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Global Textile Sector should find ways to reduce emission – Experts urge at “Atexcon 2023” in Coimbatore

Global Textile Sector should find ways to reduce emission – Experts urge at “Atexcon 2023” in Coimbatore

While the textile industry is major contributor to economy and employment, it also leaves behind a huge impact on the environment.

India’s Textile Ministry’s Joint Secretary Prajakta Verma who was one of the speakers at the Atexcon 2023 -an international textile conference said today that the emissions made by global textile sector is equal to that of aviation sector and maritime shipping, and this needs to be addressed immediately.

The 11th edition of Atexcon, short for Asian Textile Conference is being held in the city for two days, and it is organized by Confederation of Indian Textile Industry (CITI) on the theme ‘2025 and Beyond – Asia, the global hub for textile manufacturing and consumers’.

Union Minister of State for Railways and Textiles Darshana Vikram Jardosh was the Guest of Honor of the conference. Several textile associations like Texprocil, SIMA, ITMF and industry stakeholders participated in the inaugural.

Welcoming the gathering CITI Chairman Rajkumar said that the world today is going through a challenging time; the pandemic emergency may be over but the economy is yet to recover from the after effects. The geopolitical tension remains high. WTO has cut off the growth of world trade in goods to 1.7%. Inflation is also high and moreover there is a decline in demand for textile and apparel products world over.

“Hence it becomes imperative for all of us to understand the changing trend and discuss its impact on the future, so that the textile and apparel industry can take on these challenges head on,” he said.

Knowledge partner of the event Gherzi Textil Organization Navdeep Sodhi shared that the global textile clothing industry is undergoing major restructuring and consolidation.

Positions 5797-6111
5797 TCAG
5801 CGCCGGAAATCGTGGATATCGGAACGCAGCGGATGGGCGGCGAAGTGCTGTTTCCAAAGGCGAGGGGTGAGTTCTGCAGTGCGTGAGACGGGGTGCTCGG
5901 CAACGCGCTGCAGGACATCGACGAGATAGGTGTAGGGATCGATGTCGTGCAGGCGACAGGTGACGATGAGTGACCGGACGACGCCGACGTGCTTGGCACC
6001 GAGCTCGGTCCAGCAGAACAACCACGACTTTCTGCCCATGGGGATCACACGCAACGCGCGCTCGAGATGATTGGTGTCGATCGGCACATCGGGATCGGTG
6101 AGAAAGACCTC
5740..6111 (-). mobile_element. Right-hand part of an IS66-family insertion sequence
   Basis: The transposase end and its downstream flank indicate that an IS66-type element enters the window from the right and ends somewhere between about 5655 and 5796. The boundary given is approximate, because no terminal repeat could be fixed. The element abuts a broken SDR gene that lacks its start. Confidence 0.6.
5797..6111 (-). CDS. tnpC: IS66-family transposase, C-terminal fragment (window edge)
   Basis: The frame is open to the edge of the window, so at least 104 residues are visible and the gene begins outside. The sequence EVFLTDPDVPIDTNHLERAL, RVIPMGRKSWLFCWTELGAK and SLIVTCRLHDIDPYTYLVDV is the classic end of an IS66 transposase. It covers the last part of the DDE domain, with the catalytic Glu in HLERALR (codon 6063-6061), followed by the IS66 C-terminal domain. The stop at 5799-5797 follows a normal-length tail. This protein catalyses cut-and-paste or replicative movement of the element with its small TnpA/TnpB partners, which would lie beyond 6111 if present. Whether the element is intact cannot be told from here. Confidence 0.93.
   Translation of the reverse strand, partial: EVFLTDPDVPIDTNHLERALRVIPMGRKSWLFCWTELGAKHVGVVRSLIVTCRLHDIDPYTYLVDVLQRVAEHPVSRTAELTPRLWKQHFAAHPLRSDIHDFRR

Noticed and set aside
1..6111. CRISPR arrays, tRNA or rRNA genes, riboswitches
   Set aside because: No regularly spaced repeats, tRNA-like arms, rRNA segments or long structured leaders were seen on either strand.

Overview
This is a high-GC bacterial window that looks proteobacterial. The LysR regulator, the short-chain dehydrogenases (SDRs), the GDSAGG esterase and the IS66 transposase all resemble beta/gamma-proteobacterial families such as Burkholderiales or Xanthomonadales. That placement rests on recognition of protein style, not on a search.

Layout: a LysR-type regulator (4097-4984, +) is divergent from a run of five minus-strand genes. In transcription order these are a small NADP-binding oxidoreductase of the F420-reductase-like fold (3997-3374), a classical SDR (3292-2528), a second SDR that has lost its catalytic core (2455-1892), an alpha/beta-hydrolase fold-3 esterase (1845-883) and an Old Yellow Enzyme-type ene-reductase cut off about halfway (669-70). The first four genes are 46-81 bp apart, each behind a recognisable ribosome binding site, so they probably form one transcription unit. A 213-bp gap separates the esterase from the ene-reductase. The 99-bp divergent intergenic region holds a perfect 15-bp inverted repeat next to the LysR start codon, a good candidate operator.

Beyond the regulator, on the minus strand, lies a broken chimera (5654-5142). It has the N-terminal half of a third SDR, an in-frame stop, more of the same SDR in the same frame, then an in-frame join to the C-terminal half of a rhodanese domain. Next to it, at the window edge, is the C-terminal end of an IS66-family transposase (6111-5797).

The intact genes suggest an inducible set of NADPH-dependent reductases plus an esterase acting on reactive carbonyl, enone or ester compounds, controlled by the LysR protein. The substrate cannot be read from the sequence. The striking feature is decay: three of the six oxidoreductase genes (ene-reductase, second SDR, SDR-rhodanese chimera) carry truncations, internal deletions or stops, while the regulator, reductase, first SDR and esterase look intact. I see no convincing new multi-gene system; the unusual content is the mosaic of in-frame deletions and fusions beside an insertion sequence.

He shared that textile industry has a huge foot print on the environment, and the legislation in the Global North is knocking on the doors. Hence, the industry needs to take note of that and prepare for clean technology for circularity.

Speaking further, he said that the textile industry in Asia needs to develop its clusters. There are millions of anonymous MSME clusters in this grand geography that cannot restructure on their own but they should. Hence, policy makers should find ways to help them, needs public funding to respond to challenges. He underlined that whatever distortion existed in policy needs to be addressed in order to improve the availability of raw material to the industry at competitive prices.

Union Textile Ministry’s Joint Secretary Prajakta Verma who spoke next shared about her experience with Textile MSMEs in South Korea. “The MSMEs (in South Korea) have incorporated sustainability principles in their daily operations,” she shared and added that the MSMEs in the India and Asian Textile sectors need to be helped to attain this transformation.

She said that awareness of various initiatives by State and Central Government of India for circularity and sustainability needs to be created and MSMEs and other stakeholders should be made known how to avail these schemes and the support system available with the government.

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Union Minister of State for Railways and Textiles Darshana Vikram Jardosh said that while Asia is the centre of textile trade and has been a textile manufacturing powerhouse, it has several challenges like fluctuating raw material cost, change in consumer demand, and managing its emission.

She said that by investing in R&D, promoting skill development programs and fostering collaboration across the textile value chain can ensure the industry can thrive. She appreciated the organizers for creating such a platform to discuss the core-issues that exist in the industry today.




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